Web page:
Thursday, May 08, 2008

Re: What should a Nature Chemistry paper look like?

Neil wondered "what a Nature Chemistry paper should look like", and asked the following questions. Below are my answers.

1. HTML vs PDF: does anyone read the HTML articles? Do you read the PDF on-screen or print it out?
I typically read the HTML to scan if a paper is interesting for me. But because electronic paper is still too expensive, I typically make a print of the PDF. I would love to print the HTML instead, if only it was not clouded with advertisement, link menu's etc. Many websites have a 'Print View' with just the content. Nicely layed out, but without the menus/etc. NC should adopt this feature (or did I miss that option?).

2. Big vs little graphics: what does everyone else think about the tiny size of the graphics in ACS html articles?
I hate the small figures, because they make scanning the HTML more difficult.

3a. Tagging/’semantic web’: what do you think about the toys on the RSC’s Project Prospect?
I love tagging and semantic work up. Just browse my blog. I blogged a bit about Project Prospect in the past, and also about using RDFa for semantic markup of chemistry. I must also mention the nice semantic work by the Beilstein Journal. Check the HTML source for all the semantics and the link to the papers RDF version. I discussed some of that work earlier.

3b. What kind of things would you like to see tagged/linked to other content in Nature Chemistry?
I'd really like to see that Nature would pick up social tagging. For example, Euan/Ian/etc can tell you now tags from blogs/etc, can be used to find relevant other literature. Show Connotea tags for NC papers on the NC website. Show related literature based on tag matching. I also recommend taking advantage of and Chemical blogspace to complement papers with user comments, or at least link to them (just like linking to F1000). Regarding domain knowledge: link to whatever open database present, and encourage authors to provide links to public databases, e.g. by providing InChIs for molecules the describe, PDB identifiers, etc, etc.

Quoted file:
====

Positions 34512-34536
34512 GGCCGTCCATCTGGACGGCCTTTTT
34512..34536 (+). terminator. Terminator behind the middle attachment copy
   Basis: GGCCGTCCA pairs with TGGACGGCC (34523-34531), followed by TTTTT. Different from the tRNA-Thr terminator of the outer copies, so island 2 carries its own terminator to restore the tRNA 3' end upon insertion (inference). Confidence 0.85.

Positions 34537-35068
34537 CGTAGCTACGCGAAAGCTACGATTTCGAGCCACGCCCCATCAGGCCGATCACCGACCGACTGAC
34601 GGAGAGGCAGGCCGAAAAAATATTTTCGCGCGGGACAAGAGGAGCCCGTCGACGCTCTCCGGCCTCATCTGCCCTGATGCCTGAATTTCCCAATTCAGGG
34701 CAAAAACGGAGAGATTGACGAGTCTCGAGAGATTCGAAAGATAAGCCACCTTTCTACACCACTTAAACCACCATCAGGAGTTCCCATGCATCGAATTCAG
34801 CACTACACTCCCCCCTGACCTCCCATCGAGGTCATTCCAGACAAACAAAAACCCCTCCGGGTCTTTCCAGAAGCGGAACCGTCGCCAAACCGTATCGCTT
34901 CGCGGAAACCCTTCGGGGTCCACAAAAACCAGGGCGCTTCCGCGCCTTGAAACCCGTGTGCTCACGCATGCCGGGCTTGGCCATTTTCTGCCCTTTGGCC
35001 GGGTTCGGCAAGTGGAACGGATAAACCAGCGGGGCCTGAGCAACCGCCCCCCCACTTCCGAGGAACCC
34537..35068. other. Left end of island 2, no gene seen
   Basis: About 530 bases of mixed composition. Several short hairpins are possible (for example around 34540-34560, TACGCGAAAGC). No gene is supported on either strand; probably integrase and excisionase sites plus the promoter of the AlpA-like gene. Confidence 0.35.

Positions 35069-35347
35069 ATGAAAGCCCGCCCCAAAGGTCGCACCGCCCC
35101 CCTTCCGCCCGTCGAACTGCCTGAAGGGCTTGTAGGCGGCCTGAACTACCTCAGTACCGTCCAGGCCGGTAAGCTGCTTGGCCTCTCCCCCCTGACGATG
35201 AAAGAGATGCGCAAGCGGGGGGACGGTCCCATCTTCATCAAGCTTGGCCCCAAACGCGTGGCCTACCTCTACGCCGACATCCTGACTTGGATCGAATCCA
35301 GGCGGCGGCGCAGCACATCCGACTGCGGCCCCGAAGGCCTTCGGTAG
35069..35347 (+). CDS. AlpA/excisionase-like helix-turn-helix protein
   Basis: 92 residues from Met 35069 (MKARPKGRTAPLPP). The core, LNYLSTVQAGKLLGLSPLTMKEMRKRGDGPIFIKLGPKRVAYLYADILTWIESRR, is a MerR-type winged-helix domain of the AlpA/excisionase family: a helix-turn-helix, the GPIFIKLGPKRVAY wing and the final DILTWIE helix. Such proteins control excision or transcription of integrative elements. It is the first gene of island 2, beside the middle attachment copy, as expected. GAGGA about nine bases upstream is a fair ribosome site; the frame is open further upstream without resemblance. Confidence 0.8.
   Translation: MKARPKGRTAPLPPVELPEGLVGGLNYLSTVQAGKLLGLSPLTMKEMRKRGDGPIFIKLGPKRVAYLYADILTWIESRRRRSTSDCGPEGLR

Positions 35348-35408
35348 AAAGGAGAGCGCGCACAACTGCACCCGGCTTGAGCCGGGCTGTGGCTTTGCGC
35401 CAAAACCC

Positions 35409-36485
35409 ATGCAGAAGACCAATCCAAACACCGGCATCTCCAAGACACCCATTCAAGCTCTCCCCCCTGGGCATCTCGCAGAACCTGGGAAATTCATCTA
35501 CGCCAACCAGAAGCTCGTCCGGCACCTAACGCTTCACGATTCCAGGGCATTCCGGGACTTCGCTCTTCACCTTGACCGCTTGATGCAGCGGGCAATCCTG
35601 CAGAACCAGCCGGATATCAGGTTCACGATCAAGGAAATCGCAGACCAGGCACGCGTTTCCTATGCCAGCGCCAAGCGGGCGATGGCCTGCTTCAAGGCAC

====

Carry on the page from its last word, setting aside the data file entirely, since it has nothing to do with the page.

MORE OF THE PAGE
4. 3D molecular structures: do these help your understanding of a paper?
Absolutely! Henry Rzepa and Christopher Braddock recently showed how one can take advantage of Jmol to explain what is going on (doi:10.1021/np0705918), but the ACS forgot to make it part of the main text :) A brilliant recent use of Jmol in explaining chemistry, is ProtopediA that uses Jmol scripts to visualize statements in the textual description in the wiki.

5. How useful to you are InChIs and SMILES?
While there is an OpenSMILES project (part of the Blue Obelisk movement) to standardize SMILES, I'd go for InChI, and InChIKey if you mind the length of the InChI itself.

6. Forward linking: do you use it? Would you use an RSS feed that alerted you to new citations of a particular paper.
I am not sure what forward linking is, so cannot comment on that. However, I would use RSS feeds to alert me of new citations of a particular paper. Right now, I am relying on Web-of-Science to do this for me, but RSS are an excellent alternative. BTW, I was not aware of such feeds yet, and could use some advertisement!

7. Would you actually comment on papers if there was a comments box at the end?
No, I would rather comment in my blog instead. That would place the comments in some perspective. See also my comment on question 3b.

8. We really like the Biochemical Society’s HTML article style – do you?
No, please do not inherit that layout. The use of frames should be discouraged anyway. It seems to be used to easily add interactivity, but I am positive that Ajax/etc can be used to do all this inline.


  1. Nice!

    Yeah, forward linking in this case is papers that cite the paper you're currently looking at.

    re: the Postgenomic / Chemical Blogspace tracking and commenting on your own blog rather than on the paper - we're rolling this out Nature-wide. Eventually. ;)

  2. Some publishers push HTML viewing over PDF viewing in the hope that they can somehow enhance the experience of viewing the article. They do this by making use of the fact that they have the metadata for the article as well as the PDF so they can render HTML from XML via an XSLT transform to give added features. One such feature is to show a table of contents for the figures where each figure can be expanded like a popup, without having to leave the main page of the article.